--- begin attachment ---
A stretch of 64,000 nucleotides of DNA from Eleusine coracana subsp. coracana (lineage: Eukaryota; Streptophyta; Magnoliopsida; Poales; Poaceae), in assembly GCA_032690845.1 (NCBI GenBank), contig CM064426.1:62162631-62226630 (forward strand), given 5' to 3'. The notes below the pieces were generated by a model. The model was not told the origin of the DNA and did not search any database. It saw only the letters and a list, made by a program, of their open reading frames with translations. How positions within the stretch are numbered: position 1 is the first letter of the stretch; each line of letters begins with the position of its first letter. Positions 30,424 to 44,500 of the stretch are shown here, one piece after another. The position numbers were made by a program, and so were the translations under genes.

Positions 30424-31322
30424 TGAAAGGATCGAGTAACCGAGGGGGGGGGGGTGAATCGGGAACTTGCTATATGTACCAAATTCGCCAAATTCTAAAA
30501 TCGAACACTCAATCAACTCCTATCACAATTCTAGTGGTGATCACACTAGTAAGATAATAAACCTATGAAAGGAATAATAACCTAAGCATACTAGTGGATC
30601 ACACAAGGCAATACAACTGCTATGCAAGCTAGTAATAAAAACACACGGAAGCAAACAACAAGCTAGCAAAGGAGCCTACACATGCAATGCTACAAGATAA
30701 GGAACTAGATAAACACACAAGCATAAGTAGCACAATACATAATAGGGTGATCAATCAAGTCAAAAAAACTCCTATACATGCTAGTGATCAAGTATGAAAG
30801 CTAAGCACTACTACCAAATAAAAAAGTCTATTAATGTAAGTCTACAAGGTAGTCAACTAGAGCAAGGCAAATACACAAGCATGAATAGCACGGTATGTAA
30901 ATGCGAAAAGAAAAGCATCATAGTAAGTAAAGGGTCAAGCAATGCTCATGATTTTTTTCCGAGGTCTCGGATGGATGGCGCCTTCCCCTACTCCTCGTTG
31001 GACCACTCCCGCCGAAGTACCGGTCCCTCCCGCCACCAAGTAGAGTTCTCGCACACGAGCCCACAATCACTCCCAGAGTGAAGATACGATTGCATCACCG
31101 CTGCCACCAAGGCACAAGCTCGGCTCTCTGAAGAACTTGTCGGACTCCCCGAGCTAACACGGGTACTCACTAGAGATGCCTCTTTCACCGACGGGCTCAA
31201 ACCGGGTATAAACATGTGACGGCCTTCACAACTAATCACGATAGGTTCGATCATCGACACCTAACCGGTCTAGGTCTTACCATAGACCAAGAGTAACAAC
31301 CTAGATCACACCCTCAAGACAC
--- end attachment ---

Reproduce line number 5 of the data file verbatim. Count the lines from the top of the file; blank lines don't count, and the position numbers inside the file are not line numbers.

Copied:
30601 ACACAAGGCAATACAACTGCTATGCAAGCTAGTAATAAAAACACACGGAAGCAAACAACAAGCTAGCAAAGGAGCCTACACATGCAATGCTACAAGATAA